Sometimes dealing with the fallout of the Coronavirus feels like tackling a hydra; when one issue seems to be resolved, two more grow in its place. A significant blow to the economy has seen a disastrous domino effect, wherein cuts to the most “unnecessary” sectors have been made through practical, economic reasoning. Formal book reviews don’t put food on people’s plates or generate medical breakthroughs, so, unfortunately, they have to go.
The Guardian, one of the UK’s most popular newspapers, announced on the 15th July that they planned to close their Saturday Reviews section, with Travel Saturday, Review, The Weekend, and The Guide possibly not far behind due to cuts to nearly 200 jobs at the newspaper. With so much of the future lost to the uncertainty of a pandemic-stricken world, there’s no telling when a “normal” arts and media industry will return, or if “normal” is at all possible still. On top of that; if one of the UK’s media powerhouses are ceding defeat to economic losses, what hope do smaller organisations have?
Reading is an inherently unsocial hobby, which is why book reviews are such an important factor in keeping it alive. A review can make or break a book. A four-star rating instead of a three-and-a-half-star rating can make a world of difference. As readers, we are incredibly perceptive to opinions. It’s all well and good reading the blurb of a book climbing its way up the bestsellers list, but without an enthusiastic journalist lauding it in a neatly packaged quote on the front cover, how convinced are we? We are drawn in by affirmative descriptors like “Excellent”, “Magnificent”, and “Masterpiece” – as stubborn as we are about spoilers, we do want to know what a book is about, how well it’s done, and how it will settle with us personally.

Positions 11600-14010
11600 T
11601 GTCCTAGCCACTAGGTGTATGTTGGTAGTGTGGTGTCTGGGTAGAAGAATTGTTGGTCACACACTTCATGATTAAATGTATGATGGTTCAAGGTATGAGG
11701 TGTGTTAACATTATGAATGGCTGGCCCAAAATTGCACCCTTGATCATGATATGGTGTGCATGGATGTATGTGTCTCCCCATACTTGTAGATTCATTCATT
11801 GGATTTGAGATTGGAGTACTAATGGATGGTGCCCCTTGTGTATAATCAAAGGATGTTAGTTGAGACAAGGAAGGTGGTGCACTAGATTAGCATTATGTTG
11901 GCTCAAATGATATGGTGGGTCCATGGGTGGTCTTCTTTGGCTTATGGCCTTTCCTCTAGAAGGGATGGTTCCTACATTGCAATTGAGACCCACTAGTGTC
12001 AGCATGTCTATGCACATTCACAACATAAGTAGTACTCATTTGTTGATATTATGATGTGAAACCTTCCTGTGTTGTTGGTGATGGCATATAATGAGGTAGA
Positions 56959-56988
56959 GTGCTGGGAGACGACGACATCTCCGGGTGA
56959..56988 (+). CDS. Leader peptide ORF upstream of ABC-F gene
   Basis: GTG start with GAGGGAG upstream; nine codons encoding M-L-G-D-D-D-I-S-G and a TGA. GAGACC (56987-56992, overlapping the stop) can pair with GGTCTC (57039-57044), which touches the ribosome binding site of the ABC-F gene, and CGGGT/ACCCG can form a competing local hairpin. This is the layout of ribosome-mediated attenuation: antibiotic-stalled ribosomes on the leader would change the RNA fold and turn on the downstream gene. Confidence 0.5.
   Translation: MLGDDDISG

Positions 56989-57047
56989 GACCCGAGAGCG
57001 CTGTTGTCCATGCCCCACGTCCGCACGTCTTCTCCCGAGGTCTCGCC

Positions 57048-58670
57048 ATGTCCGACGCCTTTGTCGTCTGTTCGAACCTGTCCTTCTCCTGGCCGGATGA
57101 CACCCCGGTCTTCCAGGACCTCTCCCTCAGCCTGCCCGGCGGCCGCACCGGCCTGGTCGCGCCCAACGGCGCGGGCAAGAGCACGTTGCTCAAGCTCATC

The Internet is, perhaps, our saving grace. Free databases like Goodreads hold a catalogue of over 12 million books, rated and reviewed by ordinary people with an interest in reading. Independently-run blogs dedicated to posting in-depth commentary on favourite and least-favourite books can be circulated with the click of a button. It’s never been easier to review a book however and whenever you want – it’s fast, easily shareable, and (most importantly) free.
However, for those who aren’t well-versed in the ins and outs of the Internet (I am thinking, mostly, about aging newspaper readers), this is a difficult option. Word-of-mouth is an ancient, tried and tested alternative method. The power of small talk can be extraordinary, but when only 51% of UK adults surveyed read a book in 2018, how much can we rely on each other to keep reading afloat? Formal book reviews from trusted sources like The Guardian offer the public a stable, steady source of literature recommendations. Without that recurring stability, the reliability of book reviews could take a nosedive into messy confusion.
The future of book reviews, wherein physical publications seem to be slowly losing grip on keeping them afloat, is undetermined. However, while there are still readers in the world, there are still thoughts to share. With an unlimited arsenal at the hands of the Internet, combined with the nation being trapped indoors for months, we could potentially see a final shift into a primarily-digital review community, upheld by people with a computer and an opinion. It isn’t stable, nor is it entirely accessible by those who prefer to feel paper under their fingers; but in the face of looming threat to a joyous community of sharing, exulting, and opening up on the impact of a book, there may be little other choice.
A petition calling to save The Guardian’s Saturday Reviews and subsequent sections can be found here: http://chng.it/WhQs2Js7md